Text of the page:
About this Research Topic
Complex climate models are the main tool used to make climate predictions and projections. Models are imperfect and generations of models have shown persistent mean-state biases such as the ‘double ITCZ’. Model imperfections lead to drift and errors in near-term initialised climate prediction systems and uncertainties in long-term future projections. Techniques such as bias correction and drift removal have been developed to alleviate the impact of imperfect models in the case of predictions. Techniques such as emergent constraints and model selection have been used in projection studies. Are these techniques adequate, could they be improved upon, or should the community be investing their efforts into significantly improving the performance of climate models? Will higher resolution bring greater accuracy? Are there new techniques which can significantly improve climate predictions and projections?
The goal of this research topic is to explore new techniques for improving climate models, climate predictions and climate projections. Techniques from Data Science, Complex Networks, Artificial Intelligence and Machine Learning have been proposed for both representing physical processes and for post-processing model output. The new CMIP6 experiments present opportunities to test many different climate processes and to measure improvements in modelling over previous CMIP generations. Higher-resolution models are now available. New observations may permit much more detailed evaluation of models and processes.We encourage submissions in all aspects of improvements in climate models, predictions and projections.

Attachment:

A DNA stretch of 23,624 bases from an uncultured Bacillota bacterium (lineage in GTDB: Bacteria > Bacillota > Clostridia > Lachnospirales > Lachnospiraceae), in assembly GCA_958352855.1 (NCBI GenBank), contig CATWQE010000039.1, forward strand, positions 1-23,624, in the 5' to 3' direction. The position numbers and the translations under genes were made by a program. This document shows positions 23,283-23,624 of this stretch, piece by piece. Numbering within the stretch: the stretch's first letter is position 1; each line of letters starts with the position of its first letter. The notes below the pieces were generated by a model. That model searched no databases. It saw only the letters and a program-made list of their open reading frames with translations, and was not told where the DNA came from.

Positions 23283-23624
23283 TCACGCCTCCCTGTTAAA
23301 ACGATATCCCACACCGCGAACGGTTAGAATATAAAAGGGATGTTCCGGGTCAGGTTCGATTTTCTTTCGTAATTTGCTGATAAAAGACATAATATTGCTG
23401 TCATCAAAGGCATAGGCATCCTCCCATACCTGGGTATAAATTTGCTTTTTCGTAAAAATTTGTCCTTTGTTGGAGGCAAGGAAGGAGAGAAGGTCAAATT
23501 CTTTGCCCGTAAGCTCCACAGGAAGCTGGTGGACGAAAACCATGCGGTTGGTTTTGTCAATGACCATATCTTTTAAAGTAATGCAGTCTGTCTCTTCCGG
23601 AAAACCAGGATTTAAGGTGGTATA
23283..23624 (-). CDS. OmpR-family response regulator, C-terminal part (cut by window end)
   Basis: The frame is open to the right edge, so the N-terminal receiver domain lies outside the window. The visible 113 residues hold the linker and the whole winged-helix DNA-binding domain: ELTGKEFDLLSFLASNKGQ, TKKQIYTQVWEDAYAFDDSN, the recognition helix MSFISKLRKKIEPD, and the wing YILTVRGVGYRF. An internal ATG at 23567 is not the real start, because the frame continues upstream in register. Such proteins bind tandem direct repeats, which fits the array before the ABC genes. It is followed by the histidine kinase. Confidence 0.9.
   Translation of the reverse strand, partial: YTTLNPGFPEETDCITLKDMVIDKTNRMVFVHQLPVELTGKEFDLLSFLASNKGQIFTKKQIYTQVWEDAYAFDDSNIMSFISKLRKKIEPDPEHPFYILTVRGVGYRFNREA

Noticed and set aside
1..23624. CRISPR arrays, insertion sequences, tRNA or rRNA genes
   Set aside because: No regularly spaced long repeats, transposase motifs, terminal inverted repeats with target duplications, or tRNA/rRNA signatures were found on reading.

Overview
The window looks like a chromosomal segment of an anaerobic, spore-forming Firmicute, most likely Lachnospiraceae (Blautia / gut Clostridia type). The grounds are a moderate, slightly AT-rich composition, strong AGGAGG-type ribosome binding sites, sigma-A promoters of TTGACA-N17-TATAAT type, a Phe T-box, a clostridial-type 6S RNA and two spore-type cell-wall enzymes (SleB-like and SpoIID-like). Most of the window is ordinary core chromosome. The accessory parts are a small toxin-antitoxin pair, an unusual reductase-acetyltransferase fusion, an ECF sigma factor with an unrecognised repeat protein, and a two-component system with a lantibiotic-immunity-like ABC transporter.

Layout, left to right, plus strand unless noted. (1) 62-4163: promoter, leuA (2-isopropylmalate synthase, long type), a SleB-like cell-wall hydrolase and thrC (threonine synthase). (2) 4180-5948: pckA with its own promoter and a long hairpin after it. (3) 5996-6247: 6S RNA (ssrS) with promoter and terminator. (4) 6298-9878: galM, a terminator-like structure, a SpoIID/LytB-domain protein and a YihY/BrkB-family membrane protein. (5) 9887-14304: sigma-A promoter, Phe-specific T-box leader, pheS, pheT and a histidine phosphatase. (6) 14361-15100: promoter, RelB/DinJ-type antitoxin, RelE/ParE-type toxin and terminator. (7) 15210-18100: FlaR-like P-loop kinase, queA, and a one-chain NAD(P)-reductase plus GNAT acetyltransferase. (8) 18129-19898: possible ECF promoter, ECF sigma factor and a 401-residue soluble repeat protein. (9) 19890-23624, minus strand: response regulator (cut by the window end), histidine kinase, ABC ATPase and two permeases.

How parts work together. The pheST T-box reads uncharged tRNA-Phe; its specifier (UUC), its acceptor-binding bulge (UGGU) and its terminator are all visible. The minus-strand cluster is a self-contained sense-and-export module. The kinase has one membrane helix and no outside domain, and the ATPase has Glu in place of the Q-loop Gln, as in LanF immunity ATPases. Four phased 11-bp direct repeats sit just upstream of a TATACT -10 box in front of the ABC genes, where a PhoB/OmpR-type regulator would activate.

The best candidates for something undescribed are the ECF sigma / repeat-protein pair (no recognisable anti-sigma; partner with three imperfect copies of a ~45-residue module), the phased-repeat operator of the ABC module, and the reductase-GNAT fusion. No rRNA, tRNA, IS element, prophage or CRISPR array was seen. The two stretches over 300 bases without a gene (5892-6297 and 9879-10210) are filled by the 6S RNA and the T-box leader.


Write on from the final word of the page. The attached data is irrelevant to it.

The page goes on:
Submissions are welcomed on the following themes and related areas:
• Data science, complex networks, artificial intelligence and machine learning in climate
• Improving climate models, including new processes
• New results from CMIP6
• Post-processing of climate predictions and/or projections
• Evaluation of model, predictions, projections
• Uncertainty quantification
Keywords: Uncertainty quantification, climate perdictions, climate projections, climate change, climate modelling, Improving climate models, Machine learning in climate, New results from CMIP6, Complex climate models, bias correction, drift removal, model selection, emergent constraints, CMIP6
Important Note: All contributions to this Research Topic must be within the scope of the section and journal to which they are submitted, as defined in their mission statements. Frontiers reserves the right to guide an out-of-scope manuscript to a more suitable section or journal at any stage of peer review.